But even if Smith didn’t exist, Phillips’ free exercise argument would still face a formidable hurdle: articulating where you draw the line when people refuse to obey the law on religious grounds. And you need to draw that line. The alternative is to risk, in Justice Scalia’s words, “[permitting] every citizen to become a law unto himself.”

An argument for a personal, free-exercise-based right to not comply with laws that violate your religious beliefs requires an accompanying argument for where to draw the line. It requires a workable standard which the courts can apply consistently.

That’s a tall order. The unfairness of what happened to people like Jack Phillips can blind us to the fact that not every free exercise claim is worthy of our support or even benign.

In “Prophet’s Prey,” Sam Brower, a private investigator from Cedar City, Utah, tells the story of his “Seven-Year Investigation into Warren Jeffs and the Fundamentalist Church of Latter-Day Saints. (FLDS) If you know anything about either, what you probably know is that Jeffs and other FLDS leaders sexually assaulted a bunch of underage girls, some of them as young as twelve, after “marrying” them. In August 2011, Jeffs was convicted of two counts of sexually assaulting a child and sentenced to life plus 20 years in a Texas prison.

As Brower tells his readers, civil authorities in places like Utah and Arizona were aware that sexual abuse of minors was happening in the FLDS, with their parents’ consent, along with other polygamist (called “plygs” by outsiders in the know) Mormon sects. Yet, they did nothing, largely out of fear that they would be accused of “persecuting” a relatively small sect that, on the surface at least, kept to itself.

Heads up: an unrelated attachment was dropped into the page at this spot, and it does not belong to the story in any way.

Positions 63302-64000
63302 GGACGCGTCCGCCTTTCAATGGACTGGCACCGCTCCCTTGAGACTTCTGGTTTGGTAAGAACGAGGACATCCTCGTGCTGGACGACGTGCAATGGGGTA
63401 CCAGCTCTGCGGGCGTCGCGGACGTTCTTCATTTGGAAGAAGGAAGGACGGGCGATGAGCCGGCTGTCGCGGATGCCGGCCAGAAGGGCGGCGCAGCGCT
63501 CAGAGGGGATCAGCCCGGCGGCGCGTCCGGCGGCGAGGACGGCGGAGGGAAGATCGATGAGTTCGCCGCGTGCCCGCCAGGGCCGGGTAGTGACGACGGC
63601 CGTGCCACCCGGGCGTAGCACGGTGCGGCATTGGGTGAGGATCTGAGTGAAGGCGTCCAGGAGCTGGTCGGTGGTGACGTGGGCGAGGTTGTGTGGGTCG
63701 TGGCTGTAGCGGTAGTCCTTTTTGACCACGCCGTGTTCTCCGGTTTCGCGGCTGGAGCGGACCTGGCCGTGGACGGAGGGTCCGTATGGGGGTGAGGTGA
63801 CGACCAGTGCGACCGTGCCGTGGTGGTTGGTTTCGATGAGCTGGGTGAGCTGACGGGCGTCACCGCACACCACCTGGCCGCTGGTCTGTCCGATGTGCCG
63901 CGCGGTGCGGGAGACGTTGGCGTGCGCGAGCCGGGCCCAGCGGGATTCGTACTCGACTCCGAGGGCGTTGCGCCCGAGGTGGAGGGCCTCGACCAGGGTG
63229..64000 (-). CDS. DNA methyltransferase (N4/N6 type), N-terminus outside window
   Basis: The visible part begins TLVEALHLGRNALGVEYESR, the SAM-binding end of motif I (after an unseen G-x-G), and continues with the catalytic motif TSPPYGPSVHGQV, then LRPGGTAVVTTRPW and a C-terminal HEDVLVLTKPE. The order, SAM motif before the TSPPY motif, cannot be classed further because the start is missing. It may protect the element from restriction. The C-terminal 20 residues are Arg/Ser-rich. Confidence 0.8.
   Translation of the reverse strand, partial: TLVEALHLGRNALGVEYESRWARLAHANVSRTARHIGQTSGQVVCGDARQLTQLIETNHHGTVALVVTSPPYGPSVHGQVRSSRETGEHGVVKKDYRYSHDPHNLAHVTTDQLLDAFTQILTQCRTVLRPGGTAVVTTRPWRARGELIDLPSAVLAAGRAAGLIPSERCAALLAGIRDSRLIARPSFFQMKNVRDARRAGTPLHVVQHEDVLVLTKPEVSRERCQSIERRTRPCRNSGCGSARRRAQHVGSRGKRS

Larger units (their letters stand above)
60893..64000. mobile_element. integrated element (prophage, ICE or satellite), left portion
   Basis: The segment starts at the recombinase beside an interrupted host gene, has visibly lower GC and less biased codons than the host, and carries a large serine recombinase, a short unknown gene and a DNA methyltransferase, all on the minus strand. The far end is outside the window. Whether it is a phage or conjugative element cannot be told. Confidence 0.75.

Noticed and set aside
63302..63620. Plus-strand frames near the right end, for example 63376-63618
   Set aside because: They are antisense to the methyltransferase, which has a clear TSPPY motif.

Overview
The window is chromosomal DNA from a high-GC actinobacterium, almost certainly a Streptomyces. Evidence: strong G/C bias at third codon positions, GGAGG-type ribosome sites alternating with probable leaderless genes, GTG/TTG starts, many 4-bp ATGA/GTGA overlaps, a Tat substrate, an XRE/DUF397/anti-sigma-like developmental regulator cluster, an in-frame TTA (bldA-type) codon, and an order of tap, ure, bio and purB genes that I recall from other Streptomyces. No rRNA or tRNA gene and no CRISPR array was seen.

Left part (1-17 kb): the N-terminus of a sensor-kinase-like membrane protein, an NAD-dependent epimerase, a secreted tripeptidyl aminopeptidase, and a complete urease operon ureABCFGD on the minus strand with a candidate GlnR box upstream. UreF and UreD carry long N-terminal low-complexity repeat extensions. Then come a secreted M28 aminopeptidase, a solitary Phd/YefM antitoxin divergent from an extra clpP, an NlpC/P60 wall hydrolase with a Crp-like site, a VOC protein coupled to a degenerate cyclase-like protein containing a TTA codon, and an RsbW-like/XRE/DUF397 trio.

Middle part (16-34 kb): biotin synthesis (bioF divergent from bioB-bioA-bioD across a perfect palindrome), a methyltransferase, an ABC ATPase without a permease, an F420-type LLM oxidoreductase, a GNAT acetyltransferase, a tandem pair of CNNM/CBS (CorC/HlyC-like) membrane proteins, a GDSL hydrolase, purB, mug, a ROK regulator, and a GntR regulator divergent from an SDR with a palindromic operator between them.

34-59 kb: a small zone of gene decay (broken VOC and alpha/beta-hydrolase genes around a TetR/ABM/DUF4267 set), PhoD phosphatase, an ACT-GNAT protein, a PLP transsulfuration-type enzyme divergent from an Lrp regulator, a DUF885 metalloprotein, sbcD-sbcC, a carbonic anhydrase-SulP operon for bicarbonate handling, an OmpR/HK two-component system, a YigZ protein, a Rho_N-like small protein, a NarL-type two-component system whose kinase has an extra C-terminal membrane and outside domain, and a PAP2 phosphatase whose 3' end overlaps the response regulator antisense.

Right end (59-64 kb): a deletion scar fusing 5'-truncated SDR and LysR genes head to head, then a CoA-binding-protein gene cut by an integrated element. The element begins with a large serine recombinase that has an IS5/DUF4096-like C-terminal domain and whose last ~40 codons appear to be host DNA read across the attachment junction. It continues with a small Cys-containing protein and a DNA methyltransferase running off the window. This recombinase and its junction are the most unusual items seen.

But even if Jeffs and others had waited until the young women’s 18th birthdays, no reasonable person would want their children to grow up in this environment. Because of all the inbreeding, Brower writes, “more than half of the children in the entire world who suffer from Fumarase Deficiency live in [FLDS stronghold] Short Creek.”

Brower adds, “Kids raised in the FLDS culture just don’t stand a chance . . . . When a boy is born, he has only three options in life: make a mistake and be abandoned by his parents, become frustrated enough to eventually leave the religion and live out his life as a traitor, or grow up to be a perpetrator of abuse. [Being born] female promises a future just as dismal. She will either be an underage bride or will later be placed with a man without regard to love. Either way, it is probable that her children will grow up and continue the cycle of abuse, with her as their primary mentor.”